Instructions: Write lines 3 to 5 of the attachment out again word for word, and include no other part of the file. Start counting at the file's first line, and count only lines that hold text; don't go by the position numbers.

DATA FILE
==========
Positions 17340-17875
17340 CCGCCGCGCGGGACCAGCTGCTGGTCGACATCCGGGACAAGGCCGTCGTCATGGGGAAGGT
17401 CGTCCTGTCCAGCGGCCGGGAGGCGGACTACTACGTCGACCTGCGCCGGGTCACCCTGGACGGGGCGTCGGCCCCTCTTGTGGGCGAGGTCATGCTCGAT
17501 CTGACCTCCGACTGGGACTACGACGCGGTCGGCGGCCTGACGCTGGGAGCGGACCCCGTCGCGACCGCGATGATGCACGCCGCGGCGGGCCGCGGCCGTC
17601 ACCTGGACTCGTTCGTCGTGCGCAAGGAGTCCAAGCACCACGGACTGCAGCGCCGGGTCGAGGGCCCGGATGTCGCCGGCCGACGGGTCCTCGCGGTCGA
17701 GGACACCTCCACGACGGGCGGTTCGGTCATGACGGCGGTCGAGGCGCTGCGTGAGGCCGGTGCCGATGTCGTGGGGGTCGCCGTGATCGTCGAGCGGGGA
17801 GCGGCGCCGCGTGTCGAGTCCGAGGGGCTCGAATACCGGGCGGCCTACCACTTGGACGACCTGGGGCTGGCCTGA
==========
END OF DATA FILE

17401 CGTCCTGTCCAGCGGCCGGGAGGCGGACTACTACGTCGACCTGCGCCGGGTCACCCTGGACGGGGCGTCGGCCCCTCTTGTGGGCGAGGTCATGCTCGAT
17501 CTGACCTCCGACTGGGACTACGACGCGGTCGGCGGCCTGACGCTGGGAGCGGACCCCGTCGCGACCGCGATGATGCACGCCGCGGCGGGCCGCGGCCGTC
17601 ACCTGGACTCGTTCGTCGTGCGCAAGGAGTCCAAGCACCACGGACTGCAGCGCCGGGTCGAGGGCCCGGATGTCGCCGGCCGACGGGTCCTCGCGGTCGA